In the lurid promotional video, a Fox News reporter and her team are confronted on the streets of Tenancingo, Mexico, by a cluster of local police SUVs.
Leave, the police say, or you’re going to get lynched.
Sadly, Fox reporter Lara Logan is only the latest of a string of journalists who have been threatened while investigating this entrenched sex-trafficking capital.
For years, international media have been attempting to shed light on the family-run human trafficking enterprises of Tenancingo and other towns in the “El Sur” region of tiny Tlaxcala state, east of Mexico City.
Reporters, spurred by occasional prosecutions of sex traffickers in Mexico and the United States, find their way to this region.
They capture a few cursory views of the garish mansions of trafficking families, and the many seedy motels where clients connect with prostitutes.
And, like the Fox News team, they are quickly chased out by locals who gather at the sound of church bells rung by lookouts.
Trafficking, particularly of young girls from impoverished parts of Mexico and elsewhere in the Americas, is an extremely lucrative business.
In Tenancingo and nearby communities, girls can be seen plying their trade openly in the streets.
Yet their visibility is only a small part of a vast crime enterprise guarded carefully by local governments and directly connected to international drug-trafficking cartels.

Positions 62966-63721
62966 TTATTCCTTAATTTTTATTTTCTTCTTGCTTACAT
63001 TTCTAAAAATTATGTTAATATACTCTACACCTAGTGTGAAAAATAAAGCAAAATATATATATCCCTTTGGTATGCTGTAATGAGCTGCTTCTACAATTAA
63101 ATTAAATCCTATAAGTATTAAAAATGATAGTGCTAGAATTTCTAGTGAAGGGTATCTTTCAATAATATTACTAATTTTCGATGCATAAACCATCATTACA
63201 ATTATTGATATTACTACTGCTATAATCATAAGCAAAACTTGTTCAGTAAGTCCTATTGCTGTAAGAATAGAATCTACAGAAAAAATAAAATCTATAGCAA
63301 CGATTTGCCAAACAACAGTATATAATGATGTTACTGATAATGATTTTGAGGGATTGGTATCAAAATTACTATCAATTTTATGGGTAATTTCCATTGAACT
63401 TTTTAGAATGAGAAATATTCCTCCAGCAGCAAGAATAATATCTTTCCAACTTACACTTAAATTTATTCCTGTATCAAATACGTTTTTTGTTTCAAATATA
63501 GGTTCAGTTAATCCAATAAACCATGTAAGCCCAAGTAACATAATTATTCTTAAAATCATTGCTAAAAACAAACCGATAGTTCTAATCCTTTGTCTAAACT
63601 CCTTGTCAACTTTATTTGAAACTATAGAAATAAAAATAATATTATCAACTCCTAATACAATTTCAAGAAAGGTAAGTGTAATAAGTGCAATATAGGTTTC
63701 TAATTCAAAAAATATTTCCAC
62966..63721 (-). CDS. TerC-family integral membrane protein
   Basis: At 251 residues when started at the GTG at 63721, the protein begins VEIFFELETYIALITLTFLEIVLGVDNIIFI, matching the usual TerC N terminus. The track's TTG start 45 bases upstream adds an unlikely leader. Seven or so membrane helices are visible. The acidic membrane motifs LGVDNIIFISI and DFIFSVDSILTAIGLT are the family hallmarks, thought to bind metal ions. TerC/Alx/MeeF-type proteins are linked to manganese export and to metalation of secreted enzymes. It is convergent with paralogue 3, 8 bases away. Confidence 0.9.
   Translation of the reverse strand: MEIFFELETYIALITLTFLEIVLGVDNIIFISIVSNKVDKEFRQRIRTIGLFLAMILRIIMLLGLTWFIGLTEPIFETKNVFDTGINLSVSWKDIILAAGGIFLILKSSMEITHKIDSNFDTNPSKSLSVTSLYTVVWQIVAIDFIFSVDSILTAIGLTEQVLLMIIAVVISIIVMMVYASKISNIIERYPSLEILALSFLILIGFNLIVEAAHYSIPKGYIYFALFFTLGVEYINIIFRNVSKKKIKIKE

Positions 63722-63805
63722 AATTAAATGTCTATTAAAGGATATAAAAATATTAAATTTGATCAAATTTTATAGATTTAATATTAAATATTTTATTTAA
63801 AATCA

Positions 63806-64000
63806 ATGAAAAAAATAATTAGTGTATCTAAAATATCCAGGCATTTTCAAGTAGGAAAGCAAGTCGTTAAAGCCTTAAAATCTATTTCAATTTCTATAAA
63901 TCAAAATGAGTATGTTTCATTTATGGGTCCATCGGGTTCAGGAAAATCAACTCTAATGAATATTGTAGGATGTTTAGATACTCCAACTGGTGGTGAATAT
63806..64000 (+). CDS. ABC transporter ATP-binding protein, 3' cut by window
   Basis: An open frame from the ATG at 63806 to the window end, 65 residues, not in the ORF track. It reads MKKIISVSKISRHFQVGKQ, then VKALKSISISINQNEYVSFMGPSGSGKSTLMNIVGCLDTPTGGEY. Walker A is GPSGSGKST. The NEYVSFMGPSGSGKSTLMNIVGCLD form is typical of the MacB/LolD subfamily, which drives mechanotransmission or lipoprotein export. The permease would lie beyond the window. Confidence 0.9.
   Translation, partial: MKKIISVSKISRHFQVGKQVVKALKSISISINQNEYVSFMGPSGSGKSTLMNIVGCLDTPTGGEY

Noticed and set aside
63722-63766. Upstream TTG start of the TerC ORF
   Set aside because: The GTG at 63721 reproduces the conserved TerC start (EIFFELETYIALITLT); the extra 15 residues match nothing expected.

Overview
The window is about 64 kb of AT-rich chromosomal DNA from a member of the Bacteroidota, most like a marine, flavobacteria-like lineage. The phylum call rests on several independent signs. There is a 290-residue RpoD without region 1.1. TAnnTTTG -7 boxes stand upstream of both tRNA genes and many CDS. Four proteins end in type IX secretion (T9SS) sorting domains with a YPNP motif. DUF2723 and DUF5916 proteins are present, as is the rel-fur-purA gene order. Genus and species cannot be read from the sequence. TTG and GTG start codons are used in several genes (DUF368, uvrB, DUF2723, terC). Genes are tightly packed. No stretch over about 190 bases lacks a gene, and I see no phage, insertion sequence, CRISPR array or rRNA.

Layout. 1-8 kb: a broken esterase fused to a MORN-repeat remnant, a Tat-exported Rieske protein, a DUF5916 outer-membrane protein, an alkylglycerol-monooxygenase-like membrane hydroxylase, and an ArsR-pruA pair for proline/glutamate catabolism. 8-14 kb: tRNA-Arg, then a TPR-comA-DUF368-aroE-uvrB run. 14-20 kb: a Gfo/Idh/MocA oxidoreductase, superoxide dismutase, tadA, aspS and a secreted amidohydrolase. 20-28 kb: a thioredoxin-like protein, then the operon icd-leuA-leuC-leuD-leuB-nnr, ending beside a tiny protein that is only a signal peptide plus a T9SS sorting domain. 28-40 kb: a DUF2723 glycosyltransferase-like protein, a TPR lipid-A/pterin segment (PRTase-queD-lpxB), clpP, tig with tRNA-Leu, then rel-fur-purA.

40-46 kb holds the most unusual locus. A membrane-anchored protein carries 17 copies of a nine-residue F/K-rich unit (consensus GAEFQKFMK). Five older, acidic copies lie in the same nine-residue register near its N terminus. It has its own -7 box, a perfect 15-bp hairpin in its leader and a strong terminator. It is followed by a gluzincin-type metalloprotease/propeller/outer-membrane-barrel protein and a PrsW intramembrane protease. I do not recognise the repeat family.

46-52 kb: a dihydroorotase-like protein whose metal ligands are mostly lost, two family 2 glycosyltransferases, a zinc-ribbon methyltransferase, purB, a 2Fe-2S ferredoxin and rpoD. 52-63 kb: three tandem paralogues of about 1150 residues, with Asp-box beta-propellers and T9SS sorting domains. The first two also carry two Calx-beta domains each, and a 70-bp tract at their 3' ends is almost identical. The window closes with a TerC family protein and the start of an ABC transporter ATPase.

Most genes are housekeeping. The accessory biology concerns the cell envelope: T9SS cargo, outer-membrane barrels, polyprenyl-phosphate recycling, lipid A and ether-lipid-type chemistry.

Girls are lured by scouts who promise them stable domestic employment or pretend to be in love with them.
Once ensnared, the girls, and in many cases their families back home, are kept quiet by intimidation, embarrassment, or guilt.
Prostitution takes place locally, but it is Tenancingo’s link to sex slavery across the world that has drawn the sustained attention of Interpol, the U.S. Department of Homeland Security, and other agencies, not to mention perpetually frustrated Mexican authorities with whom they collaborate.
Tenancingo is believed to be a major gateway and gathering point — perhaps the primary one — for abducted girls sent on to cities across the United States and elsewhere.
In 2015, five of the U.S. government’s ten most wanted sex traffickers were from the town of 11,000.
Given the dire risks to investigative journalists, little formal coverage of the Tlaxcala sex trade reaches the pages of Mexican newspapers — but one brave organization stands out.
The Centro “Fray Julián Garcés” — a human-rights organization based in the Tlaxcala state capital — has made an ongoing campaign of exposing child prostitution and trafficking.
Culture of trafficking
According to academic research, the entrenched sex-trafficking trade in the region emerges from a deeply patriarchal society where girls have very little power.
It’s a region where the cultural practice of “robo de la novia” (“stealing the bride”) — in which teenage boys wanting domestic partners abduct teenage girls — is not unknown.
Adult males have no social stigma for practicing polygyny — unlike women who want multiple partners.
All this helps perpetuate trafficking conditions — wherein victimized girls are disempowered by feelings of guilt and shame, and are viewed by the wider local society as outcasts.
The Tlaxcala sex trade is the mainstay of a regional economy — and, like the Mexican drug trade, it serves mostly Americans.
In 2014, two members of a Tenancingo-linked sex-trafficking ring were given life sentences for orchestrating the exploitation of hundreds of slaved women and girls, though they represent just the tip of the iceberg.